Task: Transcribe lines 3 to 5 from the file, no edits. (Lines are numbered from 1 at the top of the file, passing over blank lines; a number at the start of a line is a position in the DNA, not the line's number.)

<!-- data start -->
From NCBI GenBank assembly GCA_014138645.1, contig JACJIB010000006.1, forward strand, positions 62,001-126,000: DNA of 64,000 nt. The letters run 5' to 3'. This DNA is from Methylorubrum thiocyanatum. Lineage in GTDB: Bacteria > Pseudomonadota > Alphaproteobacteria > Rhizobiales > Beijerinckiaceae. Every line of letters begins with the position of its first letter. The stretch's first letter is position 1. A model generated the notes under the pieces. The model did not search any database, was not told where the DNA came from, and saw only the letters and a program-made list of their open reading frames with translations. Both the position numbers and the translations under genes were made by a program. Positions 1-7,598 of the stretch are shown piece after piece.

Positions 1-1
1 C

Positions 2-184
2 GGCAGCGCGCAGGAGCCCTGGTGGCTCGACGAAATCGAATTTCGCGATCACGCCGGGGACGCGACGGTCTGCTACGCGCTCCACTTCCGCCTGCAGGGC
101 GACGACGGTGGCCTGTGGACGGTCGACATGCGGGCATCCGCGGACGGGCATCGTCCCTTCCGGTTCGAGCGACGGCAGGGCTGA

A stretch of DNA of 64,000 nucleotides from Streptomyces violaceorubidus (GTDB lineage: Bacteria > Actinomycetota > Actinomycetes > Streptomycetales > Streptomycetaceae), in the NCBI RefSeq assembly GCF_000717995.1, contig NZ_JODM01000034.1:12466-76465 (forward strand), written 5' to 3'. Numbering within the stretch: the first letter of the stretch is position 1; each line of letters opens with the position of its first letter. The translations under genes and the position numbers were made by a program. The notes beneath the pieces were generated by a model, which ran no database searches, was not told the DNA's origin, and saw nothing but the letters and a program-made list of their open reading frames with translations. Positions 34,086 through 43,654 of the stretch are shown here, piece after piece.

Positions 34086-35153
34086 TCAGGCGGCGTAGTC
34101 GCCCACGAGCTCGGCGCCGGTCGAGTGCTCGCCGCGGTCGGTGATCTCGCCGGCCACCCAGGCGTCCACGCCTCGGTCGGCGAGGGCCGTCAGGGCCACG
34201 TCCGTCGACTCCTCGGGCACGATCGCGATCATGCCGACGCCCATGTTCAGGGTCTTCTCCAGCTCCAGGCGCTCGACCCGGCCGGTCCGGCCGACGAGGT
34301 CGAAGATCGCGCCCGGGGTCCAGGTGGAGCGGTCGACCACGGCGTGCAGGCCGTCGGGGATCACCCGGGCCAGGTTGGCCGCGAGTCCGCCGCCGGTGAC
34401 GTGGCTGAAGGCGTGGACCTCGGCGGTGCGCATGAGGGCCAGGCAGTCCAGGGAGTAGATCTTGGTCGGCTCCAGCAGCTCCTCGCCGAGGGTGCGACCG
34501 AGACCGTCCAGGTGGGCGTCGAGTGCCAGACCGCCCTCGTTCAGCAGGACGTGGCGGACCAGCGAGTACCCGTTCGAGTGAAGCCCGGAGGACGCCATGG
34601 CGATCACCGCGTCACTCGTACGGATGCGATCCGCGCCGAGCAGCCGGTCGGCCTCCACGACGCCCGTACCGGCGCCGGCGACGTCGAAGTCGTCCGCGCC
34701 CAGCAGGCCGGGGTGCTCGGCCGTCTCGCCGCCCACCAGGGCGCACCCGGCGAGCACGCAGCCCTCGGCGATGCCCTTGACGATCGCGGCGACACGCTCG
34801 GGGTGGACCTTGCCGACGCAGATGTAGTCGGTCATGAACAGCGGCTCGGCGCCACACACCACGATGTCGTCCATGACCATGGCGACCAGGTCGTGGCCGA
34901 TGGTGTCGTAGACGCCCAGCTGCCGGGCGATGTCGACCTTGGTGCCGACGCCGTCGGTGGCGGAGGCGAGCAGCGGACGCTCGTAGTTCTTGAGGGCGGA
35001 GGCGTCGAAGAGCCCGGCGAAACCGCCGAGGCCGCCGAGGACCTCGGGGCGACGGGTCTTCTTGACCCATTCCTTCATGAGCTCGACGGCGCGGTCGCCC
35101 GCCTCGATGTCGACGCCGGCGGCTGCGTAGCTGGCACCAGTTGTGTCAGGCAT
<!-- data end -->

1 C

Positions 2-184
2 GGCAGCGCGCAGGAGCCCTGGTGGCTCGACGAAATCGAATTTCGCGATCACGCCGGGGACGCGACGGTCTGCTACGCGCTCCACTTCCGCCTGCAGGGC